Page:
Rethinking business models for European mortgage providers
The European mortgage industry has weathered several storms in recent years, both causing disruption and creating opportunity.
Following the Brexit announcement in 2016, the Bank of England dropped mortgage interest rates to an all-time low of .25%, encouraging homeowners to refinance. Meanwhile, Europe’s 2018 General Data Protection Regulation forced mortgage providers to rethink data privacy or risk severe penalties. Heavily reliant on data mining for accurate underwriting, lenders consolidated tremendous amounts of consumer data and invested in technologies and training to ensure compliance.
Now the COVID-19 pandemic has created an additional layer of uncertainty to an already complex industry. The issuance of new mortgages has come to a virtual standstill, and many countries have mandated payment holidays. The U.K.’s largest lender, Lloyds Banking Group, granted about 400,000 mortgage payment holidays and 480,000 payment breaks on business and personal loans, credit cards, and auto financing.
Even before the current economic downturn, the European mortgage market was growing slowly, and profitability was thin. Falling loan repayments hindered the industry despite high European Union employment rates and a healthy loan origination trend. In the U.K., Europe’s largest market, outstanding residential mortgages grew by just 2% per year in real terms between 2007 and 2018. And last year, the 15 biggest lenders in the U.K. were engaged in a price war.
At the same time, the industry has been navigating the disruption created by emerging technologies. Deep-pocketed incumbents face tough competition from startups building new processes from scratch, at dramatically lower costs. Fintech companies created aggressively customer-centric banks, online offerings for unsecured personal credit, and peer-to-peer lending platforms for short-term liquidity. Even with these innovative models, it has taken fintechs significant time to make inroads into the mortgage industry, one of the most complex areas in financial services. Moreover, such models are less resilient to market shocks like the current pandemic.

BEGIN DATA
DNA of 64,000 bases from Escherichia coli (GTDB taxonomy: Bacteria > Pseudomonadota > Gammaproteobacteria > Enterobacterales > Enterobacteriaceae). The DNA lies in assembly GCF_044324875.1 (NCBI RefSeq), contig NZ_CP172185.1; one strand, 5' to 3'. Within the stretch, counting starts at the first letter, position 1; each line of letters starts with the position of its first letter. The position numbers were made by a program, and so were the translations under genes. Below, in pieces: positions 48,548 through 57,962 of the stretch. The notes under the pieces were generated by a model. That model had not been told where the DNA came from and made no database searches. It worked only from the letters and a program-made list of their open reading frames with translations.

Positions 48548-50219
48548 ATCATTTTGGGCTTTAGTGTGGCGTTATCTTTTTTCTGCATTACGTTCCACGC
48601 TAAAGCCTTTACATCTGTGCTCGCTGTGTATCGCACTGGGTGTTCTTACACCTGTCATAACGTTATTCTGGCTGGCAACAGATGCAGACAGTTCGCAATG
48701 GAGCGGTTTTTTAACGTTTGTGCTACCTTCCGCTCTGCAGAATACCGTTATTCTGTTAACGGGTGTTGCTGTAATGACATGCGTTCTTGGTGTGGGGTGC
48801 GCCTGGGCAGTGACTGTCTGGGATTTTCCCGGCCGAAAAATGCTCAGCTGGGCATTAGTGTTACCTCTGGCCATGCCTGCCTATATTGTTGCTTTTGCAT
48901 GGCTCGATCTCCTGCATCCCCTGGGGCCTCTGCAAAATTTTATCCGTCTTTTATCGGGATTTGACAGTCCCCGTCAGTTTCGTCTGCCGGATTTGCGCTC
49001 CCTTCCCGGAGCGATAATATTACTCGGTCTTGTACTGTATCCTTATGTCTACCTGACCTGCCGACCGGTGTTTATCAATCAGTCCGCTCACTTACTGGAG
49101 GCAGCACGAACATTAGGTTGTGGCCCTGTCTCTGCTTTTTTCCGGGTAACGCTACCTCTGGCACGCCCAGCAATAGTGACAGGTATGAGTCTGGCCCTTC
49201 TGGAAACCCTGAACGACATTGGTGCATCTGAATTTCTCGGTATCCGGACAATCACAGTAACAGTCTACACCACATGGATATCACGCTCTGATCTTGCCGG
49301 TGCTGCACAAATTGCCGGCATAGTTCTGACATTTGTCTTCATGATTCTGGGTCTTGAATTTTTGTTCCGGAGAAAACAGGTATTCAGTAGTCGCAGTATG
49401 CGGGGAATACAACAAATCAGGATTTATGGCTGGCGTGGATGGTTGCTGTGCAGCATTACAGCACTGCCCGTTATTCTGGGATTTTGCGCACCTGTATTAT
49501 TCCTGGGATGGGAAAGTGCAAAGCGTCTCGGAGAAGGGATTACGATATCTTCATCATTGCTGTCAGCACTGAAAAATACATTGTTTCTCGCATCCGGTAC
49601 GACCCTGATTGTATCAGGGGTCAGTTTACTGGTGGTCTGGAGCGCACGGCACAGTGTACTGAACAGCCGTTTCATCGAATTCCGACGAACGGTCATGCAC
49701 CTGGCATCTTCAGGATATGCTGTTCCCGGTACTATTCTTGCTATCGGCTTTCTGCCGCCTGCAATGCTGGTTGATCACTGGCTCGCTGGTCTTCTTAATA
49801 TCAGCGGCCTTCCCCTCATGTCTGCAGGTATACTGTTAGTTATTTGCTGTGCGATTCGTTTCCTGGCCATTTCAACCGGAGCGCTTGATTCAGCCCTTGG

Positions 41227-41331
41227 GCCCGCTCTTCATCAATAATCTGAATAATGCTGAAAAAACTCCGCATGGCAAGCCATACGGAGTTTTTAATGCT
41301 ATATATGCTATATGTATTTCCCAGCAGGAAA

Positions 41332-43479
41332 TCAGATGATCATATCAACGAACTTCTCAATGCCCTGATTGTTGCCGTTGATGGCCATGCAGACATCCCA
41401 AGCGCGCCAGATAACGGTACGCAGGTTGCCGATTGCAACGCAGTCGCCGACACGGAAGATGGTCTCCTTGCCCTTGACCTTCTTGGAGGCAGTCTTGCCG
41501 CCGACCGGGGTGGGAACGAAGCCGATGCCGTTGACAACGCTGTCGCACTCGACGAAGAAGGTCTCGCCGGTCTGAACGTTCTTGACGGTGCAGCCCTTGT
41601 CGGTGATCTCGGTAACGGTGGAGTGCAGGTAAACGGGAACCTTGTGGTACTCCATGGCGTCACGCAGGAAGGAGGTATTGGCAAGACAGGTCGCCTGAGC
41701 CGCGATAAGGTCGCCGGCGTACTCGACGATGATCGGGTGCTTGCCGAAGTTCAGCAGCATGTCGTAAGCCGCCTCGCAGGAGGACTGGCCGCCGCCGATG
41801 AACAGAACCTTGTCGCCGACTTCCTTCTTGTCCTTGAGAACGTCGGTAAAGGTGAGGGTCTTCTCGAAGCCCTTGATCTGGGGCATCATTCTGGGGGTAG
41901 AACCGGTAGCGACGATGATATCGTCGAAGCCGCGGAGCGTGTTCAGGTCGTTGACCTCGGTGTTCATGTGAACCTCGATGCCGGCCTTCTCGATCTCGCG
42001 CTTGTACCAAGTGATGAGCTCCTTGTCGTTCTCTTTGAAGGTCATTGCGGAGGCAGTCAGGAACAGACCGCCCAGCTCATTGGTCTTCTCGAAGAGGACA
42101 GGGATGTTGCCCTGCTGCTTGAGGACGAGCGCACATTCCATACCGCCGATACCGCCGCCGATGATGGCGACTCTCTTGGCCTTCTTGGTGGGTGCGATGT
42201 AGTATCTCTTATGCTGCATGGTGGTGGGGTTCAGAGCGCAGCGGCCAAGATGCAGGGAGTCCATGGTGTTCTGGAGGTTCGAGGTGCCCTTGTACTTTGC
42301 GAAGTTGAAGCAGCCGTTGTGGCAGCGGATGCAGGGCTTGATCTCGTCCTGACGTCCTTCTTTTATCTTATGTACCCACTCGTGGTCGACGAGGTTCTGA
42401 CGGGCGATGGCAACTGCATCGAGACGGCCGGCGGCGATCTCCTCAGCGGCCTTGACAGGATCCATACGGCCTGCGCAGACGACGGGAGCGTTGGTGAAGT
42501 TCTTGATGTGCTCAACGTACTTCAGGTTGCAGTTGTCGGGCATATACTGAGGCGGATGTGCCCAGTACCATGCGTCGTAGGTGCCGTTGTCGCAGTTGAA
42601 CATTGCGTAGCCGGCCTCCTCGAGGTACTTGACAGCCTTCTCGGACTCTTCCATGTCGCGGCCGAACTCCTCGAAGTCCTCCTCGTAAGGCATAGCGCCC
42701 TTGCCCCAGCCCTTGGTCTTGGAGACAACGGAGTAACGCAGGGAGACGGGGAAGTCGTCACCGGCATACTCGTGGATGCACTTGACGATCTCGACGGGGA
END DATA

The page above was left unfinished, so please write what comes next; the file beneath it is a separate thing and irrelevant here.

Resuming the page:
Under pressure to improve customer experience and deliver greater efficiency, many traditional lenders have started multi-year digital transformation initiatives. However, these transformation programs themselves present new challenges.
Traditional mortgage lenders need to invest in many areas including origination, servicing, and collections. In a wide-ranging transformation, there is a risk that these areas could push aside efforts to improve customer experience. A recent Infosys survey of mortgage providers found that 77% were investing in their originations processes, 78% in servicing, and 78% in collections. Enhancing customer experience was only ranked ninth on their list of priorities.
Among those surveyed, the most significant challenge was integrating data, systems, and processes. Fifty-seven percent of executives said this was very or extremely challenging, a reminder that managing IT-related issues is critical to a successful transformation. At the same time, mortgage providers are having to learn or incorporate technologies, such as artificial intelligence, machine learning, advanced data analytics, and robotic process automation. Predictably, cybersecurity is also a high priority for most organizations.
In many cases, banks are reconsidering their business models in response to growing pressure from fintechs. Startups, such as the U.K.’s Starling Bank, are building their banks as platforms, offering multiple services from third parties connected by open APIs. Solaris Bank in Germany offers white label “banking-as-a-service” to other companies that want to provide banking and payments services without owning or operating the infrastructure. This trend toward platform business models is part of the reason Infosys acquired 75% of Stater, ABN AMRO’s mortgage processing business. Open APIs provide the ability to access data from multiple parties to speed up the application and closing processes. The technology also enables the creation of a services ecosystem, such as real estate and home insurance services, that should ultimately enhance the profitability of the core mortgage business. Currently, the platform serves €320 billion worth of mortgage assets and allows banks in the Netherlands and Belgium to mutualize the mortgage servicing costs.
The long-term impact of the coronavirus pandemic is uncertain, although a global recession seems inevitable. However, the demand for digital transformation in the mortgage industry seems likely to grow as providers try to reduce manual intervention and improve efficiency. It will also force companies to consider very carefully the strength of their partners, mutualize costs structures, and ensure that their operations and the ecosystem is robust and resilient in a crisis. Even though some hardship is likely in the short-term, mortgage providers must fundamentally rethink their business models, decide where they want to focus their investments, and build those capabilities while there is still time.